New calendars mean fewer jobs
MINDEN – The long wait to move three Carson Valley schools off the multi-track schedule is almost over, but it is not good news for all the schools’ employees.
When three elementary schools converted to multi-track, vice principals were added and now each school will lose its vice principal. Other staff members had their contracts extended to cover their work for about 240 days instead of the 180 days single-track schools are open.
Gardnerville Elementary, Scarselli Elementary and C.C. Meneley Elementary schools will also be forced to release secretaries, playground aides and janitors, said Director of Business Services Rick Kester.
“We added some clerical workers because multi-track is complicated in terms of administrative duties and there are about 60 more days a year,” Kester said. “Coming off is simply the reverse. You have to look back at the positions that were added.”
Clerical personnel, nurses, library technicians, food service workers, counselors, reading specialists and librarians also had extended contracts so they would be available for 240 days.
Some jobs could be transferred to other schools, Kester said.
For instance, each of the three schools only added a part-time custodian, and Minden Elementary will be expanding when GES is converting back to single-track so at least one custodian may be able to just change schools instead of losing the job.
If the enrollment projections hold true, GES will become single track for school year 2000-01, followed by Scarselli and then Meneley in 2002-03.
Kester said the teacher staffing stayed the same at each school so schools will not lose any classroom teachers.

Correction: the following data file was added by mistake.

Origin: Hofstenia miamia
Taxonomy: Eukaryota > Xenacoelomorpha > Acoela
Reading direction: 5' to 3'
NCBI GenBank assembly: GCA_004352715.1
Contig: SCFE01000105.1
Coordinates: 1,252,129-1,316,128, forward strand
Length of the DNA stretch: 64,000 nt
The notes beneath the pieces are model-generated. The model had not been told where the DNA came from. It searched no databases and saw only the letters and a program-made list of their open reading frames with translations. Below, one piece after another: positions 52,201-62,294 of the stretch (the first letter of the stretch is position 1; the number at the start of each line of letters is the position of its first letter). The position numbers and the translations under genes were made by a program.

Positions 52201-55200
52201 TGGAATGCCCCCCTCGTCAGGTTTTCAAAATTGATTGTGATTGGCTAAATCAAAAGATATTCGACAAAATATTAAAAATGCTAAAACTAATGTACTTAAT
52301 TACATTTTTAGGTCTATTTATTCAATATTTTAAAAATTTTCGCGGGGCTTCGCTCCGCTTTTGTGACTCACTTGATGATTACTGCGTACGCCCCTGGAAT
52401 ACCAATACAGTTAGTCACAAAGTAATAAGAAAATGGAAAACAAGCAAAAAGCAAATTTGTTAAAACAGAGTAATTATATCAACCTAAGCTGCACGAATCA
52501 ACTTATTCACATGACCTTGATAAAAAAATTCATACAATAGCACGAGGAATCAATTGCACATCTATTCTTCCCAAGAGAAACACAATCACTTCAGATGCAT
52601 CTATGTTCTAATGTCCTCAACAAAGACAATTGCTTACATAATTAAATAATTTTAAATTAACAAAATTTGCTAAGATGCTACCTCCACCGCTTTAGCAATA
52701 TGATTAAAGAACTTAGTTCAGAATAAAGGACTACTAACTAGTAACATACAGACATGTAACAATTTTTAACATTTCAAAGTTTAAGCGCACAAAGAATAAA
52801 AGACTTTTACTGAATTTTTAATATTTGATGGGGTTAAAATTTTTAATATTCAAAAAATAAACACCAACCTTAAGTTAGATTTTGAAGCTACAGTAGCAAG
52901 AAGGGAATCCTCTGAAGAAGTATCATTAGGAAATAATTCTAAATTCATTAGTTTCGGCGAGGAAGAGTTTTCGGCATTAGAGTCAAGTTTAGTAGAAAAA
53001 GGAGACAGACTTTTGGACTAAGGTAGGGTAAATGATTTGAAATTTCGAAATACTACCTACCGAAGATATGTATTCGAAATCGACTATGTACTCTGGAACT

“What teacher reduction we will have next year will not be due to multi-track but one of the results of declining enrollment,” Kester said.
He said the district believes it will have to release 10 teachers.
The district isn’t finished working on the figures, Kester said, but he believes the conversion will save the district $125,000 to $150,000.
Kester says he doesn’t think that multi-track was costly.
“I’ve looked at it from a cost point of view. It saved us from building a whole other school that would cost us over $10 million. On the operational side, you do have to replace things faster. For instance, carpet won’t last as long.
“But the alternative is that we would have had a whole other school that we don’t need now,” Kester said.
Kester said multi-track costs about 5 percent more per student when a school only had about 650 students. If the schools had about 800 students, it wouldn’t cost any more.
“I think multi-track is an efficient way to accommodate students. I realize some people don’t like it, but I’m convinced it is constructionally sound. It is more difficult on teachers and on administrators,” Kester said.